Did Bishop Finn Deserve Indictment?

Two weeks have passed since the indictment of Kansas City’s Bishop Robert Finn. The bishop’s critics are demanding his resignation, while his defenders protest his innocence. Let’s step back a pace, and put the matter in perspective.

The indictment of an American bishop is a big story—a huge story, an unprecedented story. Yet oddly enough, apart from Bishop Finn’s most vociferous critics and defenders, most American Catholics seem to be taking it in stride. During the past month, four other stories on the Catholic World News site have attracted more readers. In fact, a CWN report on the desultory Supreme Court discussion of the all-male Catholic priesthood claimed nearly twice as many readers as our report on the Finn indictment.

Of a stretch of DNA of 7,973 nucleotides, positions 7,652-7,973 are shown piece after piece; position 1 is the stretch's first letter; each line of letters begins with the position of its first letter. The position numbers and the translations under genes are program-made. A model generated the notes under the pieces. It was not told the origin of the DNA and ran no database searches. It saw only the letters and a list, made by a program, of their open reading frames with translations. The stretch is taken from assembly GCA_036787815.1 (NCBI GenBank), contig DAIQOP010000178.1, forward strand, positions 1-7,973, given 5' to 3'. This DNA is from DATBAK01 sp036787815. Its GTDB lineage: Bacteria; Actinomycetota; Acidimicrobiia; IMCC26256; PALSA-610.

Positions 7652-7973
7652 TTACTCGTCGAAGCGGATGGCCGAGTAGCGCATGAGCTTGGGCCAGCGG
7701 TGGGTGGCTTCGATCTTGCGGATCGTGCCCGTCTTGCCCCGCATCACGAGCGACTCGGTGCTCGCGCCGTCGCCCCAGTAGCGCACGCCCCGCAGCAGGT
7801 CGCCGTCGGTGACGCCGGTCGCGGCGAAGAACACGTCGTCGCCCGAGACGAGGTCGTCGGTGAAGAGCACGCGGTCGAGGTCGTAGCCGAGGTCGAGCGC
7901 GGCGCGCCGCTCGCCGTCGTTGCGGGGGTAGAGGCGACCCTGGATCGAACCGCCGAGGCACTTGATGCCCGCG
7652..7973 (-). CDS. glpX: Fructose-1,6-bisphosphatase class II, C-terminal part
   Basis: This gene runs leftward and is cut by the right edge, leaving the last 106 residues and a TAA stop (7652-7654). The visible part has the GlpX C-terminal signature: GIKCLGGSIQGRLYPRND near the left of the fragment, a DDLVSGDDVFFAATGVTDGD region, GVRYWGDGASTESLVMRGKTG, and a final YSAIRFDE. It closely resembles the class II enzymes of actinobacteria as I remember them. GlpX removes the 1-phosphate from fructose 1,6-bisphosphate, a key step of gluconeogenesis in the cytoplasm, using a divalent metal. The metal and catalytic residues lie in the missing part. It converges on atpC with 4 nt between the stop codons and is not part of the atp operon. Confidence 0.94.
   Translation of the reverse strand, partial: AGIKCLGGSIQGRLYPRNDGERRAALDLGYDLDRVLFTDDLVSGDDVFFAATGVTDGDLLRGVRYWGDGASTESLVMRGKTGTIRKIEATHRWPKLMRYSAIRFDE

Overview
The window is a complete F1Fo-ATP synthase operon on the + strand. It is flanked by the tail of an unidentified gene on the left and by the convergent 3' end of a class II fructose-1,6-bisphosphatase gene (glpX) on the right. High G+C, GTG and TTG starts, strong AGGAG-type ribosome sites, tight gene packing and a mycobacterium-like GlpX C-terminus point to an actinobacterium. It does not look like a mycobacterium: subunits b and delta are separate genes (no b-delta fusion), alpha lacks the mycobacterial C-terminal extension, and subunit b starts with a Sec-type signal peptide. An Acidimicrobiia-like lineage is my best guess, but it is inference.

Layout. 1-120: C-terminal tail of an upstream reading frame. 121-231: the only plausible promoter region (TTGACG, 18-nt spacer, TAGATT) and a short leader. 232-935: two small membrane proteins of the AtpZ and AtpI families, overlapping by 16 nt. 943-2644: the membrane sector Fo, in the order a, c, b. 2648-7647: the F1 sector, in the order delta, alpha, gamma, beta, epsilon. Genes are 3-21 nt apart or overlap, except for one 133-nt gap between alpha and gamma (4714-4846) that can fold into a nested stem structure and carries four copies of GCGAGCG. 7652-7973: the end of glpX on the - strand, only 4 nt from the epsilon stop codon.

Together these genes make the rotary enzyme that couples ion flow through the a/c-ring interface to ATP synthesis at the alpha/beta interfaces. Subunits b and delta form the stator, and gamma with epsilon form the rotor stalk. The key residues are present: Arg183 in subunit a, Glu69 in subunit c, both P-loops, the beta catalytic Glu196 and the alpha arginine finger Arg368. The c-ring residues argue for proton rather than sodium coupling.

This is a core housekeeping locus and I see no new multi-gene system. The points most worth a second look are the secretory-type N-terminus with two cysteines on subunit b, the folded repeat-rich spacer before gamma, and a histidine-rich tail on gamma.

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Are Catholics looking elsewhere for their coverage of this story? (That would be dangerous, since so few media sources offer a reasonably accurate and unbiased perspective.) Or are they simply exhausted, after a decade of headlines about accusations and lawsuits and pleas and settlements related to the sex-abuse crisis? I don’t know. I do know that this story is immensely important, because for the first time an American Catholic bishop will be judged not by friendly colleagues, nor by angry editorialists, but by a jury of ordinary citizens.